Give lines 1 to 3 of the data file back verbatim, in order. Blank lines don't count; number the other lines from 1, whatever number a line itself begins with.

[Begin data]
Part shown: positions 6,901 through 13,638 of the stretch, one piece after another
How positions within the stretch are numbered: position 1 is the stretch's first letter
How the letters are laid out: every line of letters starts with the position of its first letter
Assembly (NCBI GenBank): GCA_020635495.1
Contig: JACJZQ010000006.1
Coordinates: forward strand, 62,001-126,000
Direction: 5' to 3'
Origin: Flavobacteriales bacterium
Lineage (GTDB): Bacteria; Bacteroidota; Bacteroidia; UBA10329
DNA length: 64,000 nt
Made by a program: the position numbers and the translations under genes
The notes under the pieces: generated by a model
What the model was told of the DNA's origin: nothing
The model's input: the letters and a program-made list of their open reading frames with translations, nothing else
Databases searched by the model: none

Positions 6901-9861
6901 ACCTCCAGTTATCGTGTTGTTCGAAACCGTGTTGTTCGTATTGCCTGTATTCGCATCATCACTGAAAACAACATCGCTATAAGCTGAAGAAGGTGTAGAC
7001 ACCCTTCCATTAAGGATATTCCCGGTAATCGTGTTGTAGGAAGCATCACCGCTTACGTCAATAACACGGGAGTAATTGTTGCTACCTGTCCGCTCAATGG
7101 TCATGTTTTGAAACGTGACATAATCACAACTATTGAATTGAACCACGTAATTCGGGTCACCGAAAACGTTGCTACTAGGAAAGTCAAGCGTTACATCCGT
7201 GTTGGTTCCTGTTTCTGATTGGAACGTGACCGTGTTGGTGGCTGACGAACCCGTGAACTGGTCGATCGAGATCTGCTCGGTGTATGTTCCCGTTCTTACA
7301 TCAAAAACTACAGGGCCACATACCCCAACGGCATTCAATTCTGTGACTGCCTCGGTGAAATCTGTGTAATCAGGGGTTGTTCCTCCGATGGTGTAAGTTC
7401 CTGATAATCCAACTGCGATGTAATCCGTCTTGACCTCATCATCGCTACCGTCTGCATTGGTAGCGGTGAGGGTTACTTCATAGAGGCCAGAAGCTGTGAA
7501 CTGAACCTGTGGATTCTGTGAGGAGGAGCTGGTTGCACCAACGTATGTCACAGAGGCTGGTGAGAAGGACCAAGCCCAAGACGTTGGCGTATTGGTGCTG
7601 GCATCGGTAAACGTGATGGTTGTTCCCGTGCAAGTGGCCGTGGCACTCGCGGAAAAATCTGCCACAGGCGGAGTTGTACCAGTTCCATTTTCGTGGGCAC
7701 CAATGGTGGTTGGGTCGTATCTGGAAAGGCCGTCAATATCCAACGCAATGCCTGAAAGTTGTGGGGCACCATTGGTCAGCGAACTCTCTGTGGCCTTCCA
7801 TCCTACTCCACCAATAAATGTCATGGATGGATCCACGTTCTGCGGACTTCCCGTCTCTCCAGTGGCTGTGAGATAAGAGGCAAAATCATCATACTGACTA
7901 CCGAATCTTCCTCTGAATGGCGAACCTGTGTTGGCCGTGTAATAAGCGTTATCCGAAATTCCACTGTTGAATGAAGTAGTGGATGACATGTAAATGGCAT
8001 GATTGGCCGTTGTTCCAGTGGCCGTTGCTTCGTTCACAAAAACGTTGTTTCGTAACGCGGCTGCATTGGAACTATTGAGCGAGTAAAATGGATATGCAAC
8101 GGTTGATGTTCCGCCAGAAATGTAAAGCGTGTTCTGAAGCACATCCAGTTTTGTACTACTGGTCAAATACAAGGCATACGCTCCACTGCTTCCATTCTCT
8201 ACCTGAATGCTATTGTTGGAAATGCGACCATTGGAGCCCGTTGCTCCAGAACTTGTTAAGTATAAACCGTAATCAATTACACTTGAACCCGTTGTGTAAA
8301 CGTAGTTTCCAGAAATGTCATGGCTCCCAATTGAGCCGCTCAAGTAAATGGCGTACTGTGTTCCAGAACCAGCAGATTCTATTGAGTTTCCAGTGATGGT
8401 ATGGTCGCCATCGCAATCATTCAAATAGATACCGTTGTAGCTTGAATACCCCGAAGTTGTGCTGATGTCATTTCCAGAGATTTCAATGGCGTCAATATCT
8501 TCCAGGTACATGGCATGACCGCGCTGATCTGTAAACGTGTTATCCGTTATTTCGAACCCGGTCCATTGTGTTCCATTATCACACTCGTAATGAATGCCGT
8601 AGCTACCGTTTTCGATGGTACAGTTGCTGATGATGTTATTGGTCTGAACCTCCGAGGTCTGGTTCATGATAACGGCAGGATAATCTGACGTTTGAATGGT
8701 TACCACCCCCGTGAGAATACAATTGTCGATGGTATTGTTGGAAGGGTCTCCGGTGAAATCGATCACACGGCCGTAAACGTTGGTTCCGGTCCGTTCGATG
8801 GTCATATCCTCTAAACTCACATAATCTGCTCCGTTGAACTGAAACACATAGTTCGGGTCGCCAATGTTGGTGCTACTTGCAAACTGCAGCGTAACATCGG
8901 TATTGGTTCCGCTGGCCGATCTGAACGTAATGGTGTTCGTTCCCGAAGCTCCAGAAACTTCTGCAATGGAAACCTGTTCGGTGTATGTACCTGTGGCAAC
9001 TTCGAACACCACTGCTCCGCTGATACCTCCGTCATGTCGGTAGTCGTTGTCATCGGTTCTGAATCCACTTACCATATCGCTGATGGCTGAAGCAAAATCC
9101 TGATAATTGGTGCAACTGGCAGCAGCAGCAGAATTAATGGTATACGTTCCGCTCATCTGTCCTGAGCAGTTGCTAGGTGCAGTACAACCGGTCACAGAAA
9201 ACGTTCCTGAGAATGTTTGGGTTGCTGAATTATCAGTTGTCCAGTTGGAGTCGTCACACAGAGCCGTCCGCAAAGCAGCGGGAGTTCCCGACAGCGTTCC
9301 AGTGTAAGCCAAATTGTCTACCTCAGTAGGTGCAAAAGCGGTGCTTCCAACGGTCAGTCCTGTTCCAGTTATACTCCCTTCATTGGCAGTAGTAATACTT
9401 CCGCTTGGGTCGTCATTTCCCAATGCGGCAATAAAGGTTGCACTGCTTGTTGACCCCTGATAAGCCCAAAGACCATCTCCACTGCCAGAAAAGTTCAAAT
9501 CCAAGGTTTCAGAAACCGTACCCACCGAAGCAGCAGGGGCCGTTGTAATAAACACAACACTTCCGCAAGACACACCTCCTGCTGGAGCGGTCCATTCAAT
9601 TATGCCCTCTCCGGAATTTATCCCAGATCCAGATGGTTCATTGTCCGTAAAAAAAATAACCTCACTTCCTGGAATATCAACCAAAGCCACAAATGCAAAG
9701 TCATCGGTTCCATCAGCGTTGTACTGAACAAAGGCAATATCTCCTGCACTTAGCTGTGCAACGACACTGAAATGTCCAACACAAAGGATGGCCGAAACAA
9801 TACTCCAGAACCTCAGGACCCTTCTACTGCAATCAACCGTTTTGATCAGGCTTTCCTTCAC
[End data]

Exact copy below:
Part shown: positions 6,901 through 13,638 of the stretch, one piece after another
How positions within the stretch are numbered: position 1 is the stretch's first letter
How the letters are laid out: every line of letters starts with the position of its first letter